Diabetes and Cancer: Risks, Challenges, and Treatment
Time to read 8 min
Time to read 8 min
Diabetes and cancer have a lot of common risk factors, challenges, and prevention strategies. That means with a few simple steps, you can improve your diabetes while reducing your risk of cancer.
In this article, we’ll break down the complex relationship between diabetes and cancer, including risk factors, how to mitigate the risk, and the treatment options available.
Cancer is a disease that develops when normal body cells start behaving differently or dividing at an abnormal rate.
Each of the newly formed cells continues dividing, and together, they develop a tumor. However, having tumor cells doesn’t mean you have cancer. The tumor is only cancerous if it spreads to other organs in your body.
As long as the tumor cells remain in one organ, it’s considered a benign tumor, which isn’t cancerous.
Once it starts spreading, the tumor is considered malignant . Malignant tumor cells are dangerous because if these cancer cells keep spreading, they can cause many different types of cancer.
The French surgeon Theodore Tuffier proposed one of the first theories explaining how diabetes could result in cancer. During his studies, he found that insulin resistance , which is a common symptom of type 2 diabetes, often causes obesity or excessive weight.
The excessive weight keeps the body in a state of chronic inflammation, which can damage different organs and cells. Sometimes, when the DNA of these cells is damaged, certain mutations can occur, and that’s when cancer develops.
Chronic inflammation also causes the body to produce certain inflammatory chemicals, which have been linked to liver, skin, colon, and breast cancer.
Another theory states that obesity linked to type 2 diabetes causes your body to over-produce a hormone called leptin .
Normally, leptin is produced from fat cells, and its job is to give a sense of satiety. However, if a person is obese, they have too many fat cells producing too much leptin.
The excess leptin activates certain pro-cancer chemicals, which have been linked to different types of cancer, including colon and ovarian cancer.
The Warburg Effect suggests that hyperglycemia (high blood sugar) can lead to cancer. This is because cancerous cells need two main things to grow and spread: oxygen and glucose.
Therefore, people with diabetes and uncontrolled blood sugar levels are more likely to develop cancer because of the excess glucose in their blood.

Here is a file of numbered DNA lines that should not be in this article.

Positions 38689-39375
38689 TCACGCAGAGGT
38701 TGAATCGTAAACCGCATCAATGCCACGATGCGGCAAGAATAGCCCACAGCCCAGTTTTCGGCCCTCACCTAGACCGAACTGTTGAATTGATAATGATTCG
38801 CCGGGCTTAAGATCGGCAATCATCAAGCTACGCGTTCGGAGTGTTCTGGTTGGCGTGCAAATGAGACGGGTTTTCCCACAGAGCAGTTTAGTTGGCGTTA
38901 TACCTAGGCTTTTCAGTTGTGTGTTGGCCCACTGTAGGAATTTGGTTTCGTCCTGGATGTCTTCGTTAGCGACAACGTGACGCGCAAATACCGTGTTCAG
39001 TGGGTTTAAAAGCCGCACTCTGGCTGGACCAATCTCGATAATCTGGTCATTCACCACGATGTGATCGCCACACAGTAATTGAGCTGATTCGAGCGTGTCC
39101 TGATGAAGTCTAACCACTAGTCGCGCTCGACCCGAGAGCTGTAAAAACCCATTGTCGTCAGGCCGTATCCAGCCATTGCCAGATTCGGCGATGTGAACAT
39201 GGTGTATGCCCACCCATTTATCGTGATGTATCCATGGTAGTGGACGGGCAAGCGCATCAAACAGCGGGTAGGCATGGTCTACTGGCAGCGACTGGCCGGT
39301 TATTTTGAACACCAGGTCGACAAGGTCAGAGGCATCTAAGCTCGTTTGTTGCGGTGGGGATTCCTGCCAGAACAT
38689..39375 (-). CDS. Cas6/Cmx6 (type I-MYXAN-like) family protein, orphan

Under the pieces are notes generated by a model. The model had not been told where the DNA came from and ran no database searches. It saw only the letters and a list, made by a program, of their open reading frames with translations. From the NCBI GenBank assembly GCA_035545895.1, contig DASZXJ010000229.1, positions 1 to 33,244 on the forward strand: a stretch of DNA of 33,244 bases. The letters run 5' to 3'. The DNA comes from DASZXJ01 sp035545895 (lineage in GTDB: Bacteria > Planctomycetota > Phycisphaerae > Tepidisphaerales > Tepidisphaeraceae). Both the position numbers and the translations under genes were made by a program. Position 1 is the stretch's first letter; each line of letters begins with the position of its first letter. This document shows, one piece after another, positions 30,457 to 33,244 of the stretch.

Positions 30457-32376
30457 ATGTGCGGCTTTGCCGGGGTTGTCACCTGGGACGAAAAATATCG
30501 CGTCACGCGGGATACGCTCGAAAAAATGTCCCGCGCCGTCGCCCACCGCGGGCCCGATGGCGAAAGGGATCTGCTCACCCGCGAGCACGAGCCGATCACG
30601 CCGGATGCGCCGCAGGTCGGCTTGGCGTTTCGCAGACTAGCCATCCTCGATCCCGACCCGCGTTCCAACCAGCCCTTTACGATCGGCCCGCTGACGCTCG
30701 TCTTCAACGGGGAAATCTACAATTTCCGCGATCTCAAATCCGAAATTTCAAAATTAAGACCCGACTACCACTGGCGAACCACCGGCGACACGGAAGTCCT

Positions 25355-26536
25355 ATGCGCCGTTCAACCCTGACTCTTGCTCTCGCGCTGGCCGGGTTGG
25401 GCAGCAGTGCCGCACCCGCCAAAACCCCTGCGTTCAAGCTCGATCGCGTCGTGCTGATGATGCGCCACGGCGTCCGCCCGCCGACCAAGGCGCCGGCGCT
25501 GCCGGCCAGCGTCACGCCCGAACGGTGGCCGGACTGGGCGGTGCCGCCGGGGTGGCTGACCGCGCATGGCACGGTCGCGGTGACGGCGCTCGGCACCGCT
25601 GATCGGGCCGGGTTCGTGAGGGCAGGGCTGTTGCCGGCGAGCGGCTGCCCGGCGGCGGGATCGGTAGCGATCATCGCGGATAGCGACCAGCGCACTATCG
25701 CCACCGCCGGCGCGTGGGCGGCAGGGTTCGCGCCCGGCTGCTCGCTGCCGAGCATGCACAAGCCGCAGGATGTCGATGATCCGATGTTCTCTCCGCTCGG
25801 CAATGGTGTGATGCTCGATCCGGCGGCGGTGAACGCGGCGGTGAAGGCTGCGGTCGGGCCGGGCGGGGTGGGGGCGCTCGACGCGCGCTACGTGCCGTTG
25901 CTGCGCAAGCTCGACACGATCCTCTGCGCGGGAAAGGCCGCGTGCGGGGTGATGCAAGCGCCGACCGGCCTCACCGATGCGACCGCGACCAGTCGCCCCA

When a person has type 2 diabetes, their body can sometimes become resistant to insulin. Insulin resistance signals the pancreas to produce more insulin to compensate.
Unfortunately, high insulin levels have been linked to greater ovarian, pancreatic, and breast cancer risk.
Most theories connecting diabetes and cancer revolve around type 2 diabetes, uncontrolled blood sugar, and obesity. That’s why two of the most effective means of cancer prevention are weight loss and glycemic control.
While it’s true that diabetes mellitus increases the risk of cancer in general, the risks are not the same for all types of cancer.
For example, people with type 2 diabetes are twice as likely to develop liver or pancreatic cancer. They also have a much higher risk for colon, breast, and bladder cancer.
Breast cancer patients who have diabetes have a much higher mortality rate than those with breast cancer alone.
On the flip side, men with diabetes have a lower risk of developing prostate cancer.
Studies have shown that biological females with diabetes generally have a 6% higher risk of developing cancer than men do.
Biological females with diabetes also have a 27% higher possibility of developing cancer compared to non-diabetic females.
When comparing the likelihood of developing certain types of cancers, here were the key findings:
Females have an 11% higher chance of developing kidney cancer
Females have a 13% and 14% higher chance of developing oral and stomach cancer, respectively.
Biological males have a 12% higher chance of developing liver cancer.
This highlights how important it is for females with diabetes to get screened for different types of cancer and not just breast cancer.
Diabetes has one of the highest prevalences in the world , with over half a billion diabetic patients worldwide and about 37 million in the US.
Cancer is also extremely common, with just under 2 million new cancer cases recorded for 2023 in the United States alone.
Diabetes UK estimates that about 20% of cancer patients have diabetes , which shows how closely linked these two conditions are.
Another study by the National Cancer Institute shows that 1 in 100 people with new-onset diabetes develop pancreatic cancer within just three years of their diabetes diagnosis.
The study further explains that about 25% of all pancreatic cancer patients initially had diabetes.
If you’re pre-diabetic, you should pay special attention to diabetes risk factors to reduce your chances of developing diabetes and cancer.
However, both conditions share a few common risk factors, which makes it easier to keep an eye out for both.
Age: The risk of diabetes and cancer increases with age, so as you get older, you should perform checkups and cancer screening tests more regularly.
Gender: Biological males generally have a higher risk of developing cancer and diabetes than females do.
Race/Ethnicity: African Americans and non-Hispanic whites have an increased risk of developing cancer. On the other hand, Native Americans, Hispanics, African Americans, and Asian Americans are more likely to develop type 2 diabetes.
Excessive Weight: Being obese or having excessive weight is arguably the most significant risk factor for diabetes and cancer.